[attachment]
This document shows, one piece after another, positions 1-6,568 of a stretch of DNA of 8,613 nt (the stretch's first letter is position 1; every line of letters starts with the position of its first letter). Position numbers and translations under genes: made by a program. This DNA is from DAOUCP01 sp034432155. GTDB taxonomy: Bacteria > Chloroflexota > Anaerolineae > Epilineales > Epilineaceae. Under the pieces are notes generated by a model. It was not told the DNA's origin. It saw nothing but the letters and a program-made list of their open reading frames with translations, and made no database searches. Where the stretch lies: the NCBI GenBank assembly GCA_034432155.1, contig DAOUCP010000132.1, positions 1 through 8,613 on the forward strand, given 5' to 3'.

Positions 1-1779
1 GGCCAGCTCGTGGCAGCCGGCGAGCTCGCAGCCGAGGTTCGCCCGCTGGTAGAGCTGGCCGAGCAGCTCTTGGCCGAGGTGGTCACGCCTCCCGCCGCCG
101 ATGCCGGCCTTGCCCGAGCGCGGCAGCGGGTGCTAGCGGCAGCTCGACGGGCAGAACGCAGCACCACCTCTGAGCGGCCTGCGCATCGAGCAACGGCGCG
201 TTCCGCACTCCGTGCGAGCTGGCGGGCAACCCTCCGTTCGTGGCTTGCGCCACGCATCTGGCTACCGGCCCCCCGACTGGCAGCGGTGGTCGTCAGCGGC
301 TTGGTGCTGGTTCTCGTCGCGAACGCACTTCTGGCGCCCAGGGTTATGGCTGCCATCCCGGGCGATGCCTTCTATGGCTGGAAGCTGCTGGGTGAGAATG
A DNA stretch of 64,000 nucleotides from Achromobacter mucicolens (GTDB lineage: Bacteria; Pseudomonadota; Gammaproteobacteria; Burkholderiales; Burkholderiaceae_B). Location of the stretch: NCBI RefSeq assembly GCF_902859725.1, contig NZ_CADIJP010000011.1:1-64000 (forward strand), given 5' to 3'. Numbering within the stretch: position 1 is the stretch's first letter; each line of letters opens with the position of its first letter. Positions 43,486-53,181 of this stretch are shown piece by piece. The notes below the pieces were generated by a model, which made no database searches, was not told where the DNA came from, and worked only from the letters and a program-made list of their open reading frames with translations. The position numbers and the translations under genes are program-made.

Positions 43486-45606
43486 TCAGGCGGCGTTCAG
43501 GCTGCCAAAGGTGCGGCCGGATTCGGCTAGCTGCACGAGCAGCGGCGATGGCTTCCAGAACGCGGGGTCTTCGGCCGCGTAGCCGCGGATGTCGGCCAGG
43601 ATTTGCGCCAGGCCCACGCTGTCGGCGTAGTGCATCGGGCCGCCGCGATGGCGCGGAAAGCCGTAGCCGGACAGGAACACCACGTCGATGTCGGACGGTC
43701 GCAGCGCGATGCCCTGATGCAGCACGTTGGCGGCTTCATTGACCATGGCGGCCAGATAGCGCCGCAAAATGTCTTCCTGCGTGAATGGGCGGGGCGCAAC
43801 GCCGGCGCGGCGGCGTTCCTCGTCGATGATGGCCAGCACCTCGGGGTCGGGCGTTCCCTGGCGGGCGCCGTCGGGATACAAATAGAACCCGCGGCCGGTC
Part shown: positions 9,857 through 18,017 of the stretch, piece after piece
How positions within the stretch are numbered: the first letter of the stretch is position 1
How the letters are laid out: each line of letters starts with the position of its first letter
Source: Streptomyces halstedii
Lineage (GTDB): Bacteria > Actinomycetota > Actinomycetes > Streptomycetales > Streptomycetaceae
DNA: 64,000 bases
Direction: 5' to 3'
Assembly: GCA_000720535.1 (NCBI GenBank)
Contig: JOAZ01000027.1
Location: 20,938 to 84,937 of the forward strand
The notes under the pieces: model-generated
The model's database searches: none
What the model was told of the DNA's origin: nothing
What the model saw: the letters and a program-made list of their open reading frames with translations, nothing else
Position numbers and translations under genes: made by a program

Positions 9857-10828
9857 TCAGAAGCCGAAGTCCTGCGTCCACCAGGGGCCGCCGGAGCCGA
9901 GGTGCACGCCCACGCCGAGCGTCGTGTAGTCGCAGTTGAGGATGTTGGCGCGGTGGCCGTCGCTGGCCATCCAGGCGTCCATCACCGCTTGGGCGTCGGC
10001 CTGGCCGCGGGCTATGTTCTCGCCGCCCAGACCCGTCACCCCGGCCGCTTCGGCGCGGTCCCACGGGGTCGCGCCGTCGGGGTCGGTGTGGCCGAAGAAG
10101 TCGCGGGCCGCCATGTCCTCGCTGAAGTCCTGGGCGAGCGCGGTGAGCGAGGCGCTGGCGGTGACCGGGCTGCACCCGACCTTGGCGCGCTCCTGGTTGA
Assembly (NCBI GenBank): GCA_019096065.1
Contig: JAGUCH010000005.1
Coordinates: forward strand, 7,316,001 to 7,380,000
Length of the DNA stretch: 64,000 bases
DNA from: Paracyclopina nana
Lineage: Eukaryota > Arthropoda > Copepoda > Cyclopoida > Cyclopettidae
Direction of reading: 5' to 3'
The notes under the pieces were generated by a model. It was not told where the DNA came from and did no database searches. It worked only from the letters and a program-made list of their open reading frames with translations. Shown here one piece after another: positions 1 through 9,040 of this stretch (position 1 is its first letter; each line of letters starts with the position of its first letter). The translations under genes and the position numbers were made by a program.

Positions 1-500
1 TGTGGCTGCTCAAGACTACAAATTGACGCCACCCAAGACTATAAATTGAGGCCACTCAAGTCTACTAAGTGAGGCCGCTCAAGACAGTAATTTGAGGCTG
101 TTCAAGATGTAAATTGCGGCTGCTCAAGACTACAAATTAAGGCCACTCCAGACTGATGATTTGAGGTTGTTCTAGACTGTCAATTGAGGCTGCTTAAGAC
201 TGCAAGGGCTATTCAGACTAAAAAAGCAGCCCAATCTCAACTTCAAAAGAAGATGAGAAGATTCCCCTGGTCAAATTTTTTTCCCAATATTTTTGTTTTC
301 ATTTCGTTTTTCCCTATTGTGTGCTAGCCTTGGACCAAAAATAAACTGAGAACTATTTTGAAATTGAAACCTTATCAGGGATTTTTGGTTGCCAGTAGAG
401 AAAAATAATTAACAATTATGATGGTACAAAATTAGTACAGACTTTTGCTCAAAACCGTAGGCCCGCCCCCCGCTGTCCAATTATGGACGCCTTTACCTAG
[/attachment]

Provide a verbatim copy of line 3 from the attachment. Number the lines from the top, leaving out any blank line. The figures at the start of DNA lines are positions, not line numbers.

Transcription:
1 GGCCAGCTCGTGGCAGCCGGCGAGCTCGCAGCCGAGGTTCGCCCGCTGGTAGAGCTGGCCGAGCAGCTCTTGGCCGAGGTGGTCACGCCTCCCGCCGCCG